Aim: To understand how disturbance-here defined as a transient reduction in competition-can shape plant distributions along elevation gradients. Theory suggests that disturbance may increase elevation ranges, especially at the lower range limits, through reduced competitive exclusion. Nevertheless, to date this relationship remains unclear.
Location: Mountains of Costa Rica.
Methods: We compared the elevation range of woody stems over 10 cm dbh ("trees") observed in plots along two transects spanning a range of elevations in secondary (regrowth) and old-growth forest (409 and 249 species, respectively). We also estimated these elevation ranges using nationwide data. In addition, we examined the influence of stem size and plot scale basal area (as a measure of competition) on species elevation range limits in the two gradients.
Results: In general, tree species ranges increased with elevation. Species in the secondary forest had broader elevation ranges (100-318 m broader than species in the old-growth forest; Wilcoxon: p-value <.001). Also, in the secondary transect, individuals with greater diameters had broader elevation ranges than those observed as smaller trees (137 m broader; Kruskal-Wallis: p-value = .03). The lower range limit of species occurred more frequently in plots with lower (vs. higher) basal area than expected by chance in both forest types. We also observed higher elevation upper limits in old growth, but not in secondary forests, with lower (vs. higher) basal area.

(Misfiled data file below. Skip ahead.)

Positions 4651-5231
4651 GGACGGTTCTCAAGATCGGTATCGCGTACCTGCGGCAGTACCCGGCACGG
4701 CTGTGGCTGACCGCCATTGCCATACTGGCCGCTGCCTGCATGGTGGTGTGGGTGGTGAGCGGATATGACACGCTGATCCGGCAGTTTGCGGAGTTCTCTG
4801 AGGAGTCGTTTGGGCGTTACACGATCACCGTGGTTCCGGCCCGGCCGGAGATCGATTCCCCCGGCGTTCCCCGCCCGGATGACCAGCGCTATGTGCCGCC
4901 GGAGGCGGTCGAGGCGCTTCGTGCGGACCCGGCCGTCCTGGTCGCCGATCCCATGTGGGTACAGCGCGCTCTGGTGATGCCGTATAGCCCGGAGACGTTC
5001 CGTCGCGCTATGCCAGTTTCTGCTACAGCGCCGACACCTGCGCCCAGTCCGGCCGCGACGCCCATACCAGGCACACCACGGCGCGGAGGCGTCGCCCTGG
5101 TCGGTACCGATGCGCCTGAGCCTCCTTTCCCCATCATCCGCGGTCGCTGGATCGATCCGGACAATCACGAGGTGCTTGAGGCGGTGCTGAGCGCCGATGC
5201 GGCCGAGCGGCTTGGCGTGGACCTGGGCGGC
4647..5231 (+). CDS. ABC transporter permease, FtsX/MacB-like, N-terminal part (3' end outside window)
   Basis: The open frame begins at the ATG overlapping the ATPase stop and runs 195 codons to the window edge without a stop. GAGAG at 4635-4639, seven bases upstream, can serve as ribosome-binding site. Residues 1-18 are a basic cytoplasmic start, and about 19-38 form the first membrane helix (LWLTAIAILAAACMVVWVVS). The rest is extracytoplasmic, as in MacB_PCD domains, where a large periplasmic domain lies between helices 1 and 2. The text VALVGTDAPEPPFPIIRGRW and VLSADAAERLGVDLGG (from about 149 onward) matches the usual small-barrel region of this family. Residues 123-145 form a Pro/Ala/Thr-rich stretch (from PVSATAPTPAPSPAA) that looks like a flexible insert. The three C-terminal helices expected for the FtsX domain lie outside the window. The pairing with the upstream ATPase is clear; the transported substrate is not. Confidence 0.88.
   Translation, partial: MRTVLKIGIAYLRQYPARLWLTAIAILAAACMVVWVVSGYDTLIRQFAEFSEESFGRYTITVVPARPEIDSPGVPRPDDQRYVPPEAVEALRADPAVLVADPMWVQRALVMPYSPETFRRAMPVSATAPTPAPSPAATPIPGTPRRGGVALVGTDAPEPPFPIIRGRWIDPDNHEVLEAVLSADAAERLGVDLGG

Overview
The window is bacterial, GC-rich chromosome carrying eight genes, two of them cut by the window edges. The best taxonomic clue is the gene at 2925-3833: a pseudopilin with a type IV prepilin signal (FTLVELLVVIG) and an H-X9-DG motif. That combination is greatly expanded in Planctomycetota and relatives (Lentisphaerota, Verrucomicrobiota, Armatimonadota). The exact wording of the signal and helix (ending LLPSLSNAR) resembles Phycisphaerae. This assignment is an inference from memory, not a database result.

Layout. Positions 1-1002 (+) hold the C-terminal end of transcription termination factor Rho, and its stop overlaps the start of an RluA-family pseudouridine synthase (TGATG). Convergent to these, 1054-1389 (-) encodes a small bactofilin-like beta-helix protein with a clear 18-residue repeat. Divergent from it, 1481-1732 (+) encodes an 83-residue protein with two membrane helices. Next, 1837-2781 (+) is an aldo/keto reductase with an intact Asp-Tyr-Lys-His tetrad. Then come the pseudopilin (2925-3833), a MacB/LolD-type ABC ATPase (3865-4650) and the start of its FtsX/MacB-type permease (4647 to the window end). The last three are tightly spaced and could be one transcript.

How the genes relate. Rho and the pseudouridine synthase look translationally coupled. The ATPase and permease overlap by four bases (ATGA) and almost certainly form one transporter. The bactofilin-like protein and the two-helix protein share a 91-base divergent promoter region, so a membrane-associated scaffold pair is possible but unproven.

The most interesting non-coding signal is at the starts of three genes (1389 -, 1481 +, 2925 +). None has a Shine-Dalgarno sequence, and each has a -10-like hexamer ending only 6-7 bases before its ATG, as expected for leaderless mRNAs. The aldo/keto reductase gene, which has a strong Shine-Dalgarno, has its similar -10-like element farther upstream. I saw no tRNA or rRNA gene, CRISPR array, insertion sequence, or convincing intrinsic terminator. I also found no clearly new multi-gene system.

Main conclusion: Disturbance relaxes the constraints imposed by competition and extends effective elevation ranges of species, particularly those in secondary forest, to warmer and cooler climates (minimum increase equivalent to about 0.6-1.4°C). Thus, suitable disturbance may assist species persistence under climate change. We believe this is the first study indicating a consistent relation between disturbance and woody plant species distributions along elevation gradients.
Keywords: biotic interactions; competition; distributions; disturbance; elevation ranges; range boundaries; secondary forest; succession.
© 2019 The Authors. Ecology and Evolution published by John Wiley & Sons Ltd.